Luff meaning

lŭf
Frequency:
To steer a sailing vessel closer into the wind, especially with the sails flapping.
verb
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To flap while losing wind. Used of a sail.
verb
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To sail (a vessel, such as a yacht) closer into the wind during a race so as to prevent an opponent's craft from passing on the windward side.
verb
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(archaic) The fullest part of the bow of a ship.
noun
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To raise or lower (the boom of a crane or derrick).
verb
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The act of sailing close or closer to the wind.
noun
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The forward edge of a fore-and-aft sail.
noun
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To turn the bow of a ship toward the wind; sail close or closer to the wind.
verb
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To flutter.
verb
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To raise or lower the jib of a crane.
verb
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(nautical) The vertical edge of a sail that is closest to the direction of the wind.

By easing the halyard, the luff of the sail was made to sag to leeward.

noun
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(nautical) The act of sailing a ship close to the wind.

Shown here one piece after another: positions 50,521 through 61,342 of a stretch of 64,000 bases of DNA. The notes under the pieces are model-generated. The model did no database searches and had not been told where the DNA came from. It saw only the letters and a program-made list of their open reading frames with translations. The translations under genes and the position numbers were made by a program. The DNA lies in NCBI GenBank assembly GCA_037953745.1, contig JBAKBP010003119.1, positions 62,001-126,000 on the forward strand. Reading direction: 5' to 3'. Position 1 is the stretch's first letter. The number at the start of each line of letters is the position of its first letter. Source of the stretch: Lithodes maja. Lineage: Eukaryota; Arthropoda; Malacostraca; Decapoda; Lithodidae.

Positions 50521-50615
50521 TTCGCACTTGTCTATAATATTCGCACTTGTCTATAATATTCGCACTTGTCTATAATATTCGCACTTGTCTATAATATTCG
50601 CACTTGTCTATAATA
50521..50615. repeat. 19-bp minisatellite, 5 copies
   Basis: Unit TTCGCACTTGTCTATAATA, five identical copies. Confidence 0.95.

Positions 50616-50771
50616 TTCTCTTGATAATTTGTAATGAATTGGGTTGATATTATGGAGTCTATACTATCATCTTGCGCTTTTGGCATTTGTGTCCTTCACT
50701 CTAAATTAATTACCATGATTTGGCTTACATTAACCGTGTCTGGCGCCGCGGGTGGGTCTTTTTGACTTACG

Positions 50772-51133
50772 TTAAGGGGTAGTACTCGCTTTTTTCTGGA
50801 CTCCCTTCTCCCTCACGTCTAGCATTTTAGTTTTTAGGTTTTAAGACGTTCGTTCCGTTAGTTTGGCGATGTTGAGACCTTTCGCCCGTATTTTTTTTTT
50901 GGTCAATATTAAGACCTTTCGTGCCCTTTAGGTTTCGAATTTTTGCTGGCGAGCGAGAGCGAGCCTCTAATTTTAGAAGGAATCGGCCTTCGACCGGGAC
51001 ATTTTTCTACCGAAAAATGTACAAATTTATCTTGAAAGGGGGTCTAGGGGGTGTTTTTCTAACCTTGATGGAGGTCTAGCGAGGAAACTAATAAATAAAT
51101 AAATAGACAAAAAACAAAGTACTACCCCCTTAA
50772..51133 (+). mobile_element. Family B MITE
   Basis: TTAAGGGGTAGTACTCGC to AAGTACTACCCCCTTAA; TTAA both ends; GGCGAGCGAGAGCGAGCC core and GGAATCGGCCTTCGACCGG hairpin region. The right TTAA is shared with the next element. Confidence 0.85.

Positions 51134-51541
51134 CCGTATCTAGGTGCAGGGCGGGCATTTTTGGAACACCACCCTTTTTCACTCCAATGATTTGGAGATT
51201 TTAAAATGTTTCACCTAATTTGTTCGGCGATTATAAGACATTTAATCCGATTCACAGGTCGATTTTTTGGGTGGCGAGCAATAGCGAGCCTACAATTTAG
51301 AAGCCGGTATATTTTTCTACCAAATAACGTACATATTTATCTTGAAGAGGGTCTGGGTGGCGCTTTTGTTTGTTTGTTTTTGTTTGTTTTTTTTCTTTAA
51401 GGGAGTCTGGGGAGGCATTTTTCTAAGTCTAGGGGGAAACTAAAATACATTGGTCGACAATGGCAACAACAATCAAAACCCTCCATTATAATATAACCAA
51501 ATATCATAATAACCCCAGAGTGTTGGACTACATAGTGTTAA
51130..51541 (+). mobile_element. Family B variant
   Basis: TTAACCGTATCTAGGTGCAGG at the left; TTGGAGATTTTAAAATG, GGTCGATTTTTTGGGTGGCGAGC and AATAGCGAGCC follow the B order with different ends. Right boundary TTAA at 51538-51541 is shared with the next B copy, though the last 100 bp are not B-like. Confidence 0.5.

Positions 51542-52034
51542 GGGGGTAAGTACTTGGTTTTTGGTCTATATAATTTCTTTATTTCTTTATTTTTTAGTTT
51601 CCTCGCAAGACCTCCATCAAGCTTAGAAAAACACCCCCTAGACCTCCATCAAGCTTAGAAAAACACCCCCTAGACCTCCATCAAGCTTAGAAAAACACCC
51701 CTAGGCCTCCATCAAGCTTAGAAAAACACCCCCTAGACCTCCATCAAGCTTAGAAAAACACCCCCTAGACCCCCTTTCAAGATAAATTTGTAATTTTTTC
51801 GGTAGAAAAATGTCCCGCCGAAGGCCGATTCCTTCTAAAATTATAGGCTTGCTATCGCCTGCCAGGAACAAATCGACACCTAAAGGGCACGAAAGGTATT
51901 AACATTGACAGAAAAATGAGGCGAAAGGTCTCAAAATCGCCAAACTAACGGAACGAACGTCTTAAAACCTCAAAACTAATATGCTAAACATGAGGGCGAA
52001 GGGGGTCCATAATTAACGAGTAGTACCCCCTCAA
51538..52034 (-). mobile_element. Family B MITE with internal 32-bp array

noun
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(nautical) The roundest part of a ship's bow.
noun
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(nautical) The forward or weather leech of a sail, especially of the jib, spanker, and other fore-and-aft sails.
noun
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(nautical, of a sail, intransitive) To shake due to being trimmed improperly.
verb
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(nautical, of a boat, intransitive) To alter course to windward so that the sails luff. (Alternatively luff up)
verb
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(nautical) To let out [a sail] so that it luffs.
verb
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(mechanical) To alter the vertical angle of the jib of a crane so as to bring it level with the load.
verb
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Origin of luff

  • Middle English lof spar holding out the windward tack of a square sail from Old French probably of Germanic origin

    From American Heritage Dictionary of the English Language, 5th Edition

  • Collins English Dictionary states that this word is ultimately derived from Middle Dutch loef. Ellert Ekwall's Shakspere's Vocabulary: its etymological elements (1903) related this verb and loof instead to the East Frisian verb lofen, lufen, which would make it cognate to the French term lover.

    From Wiktionary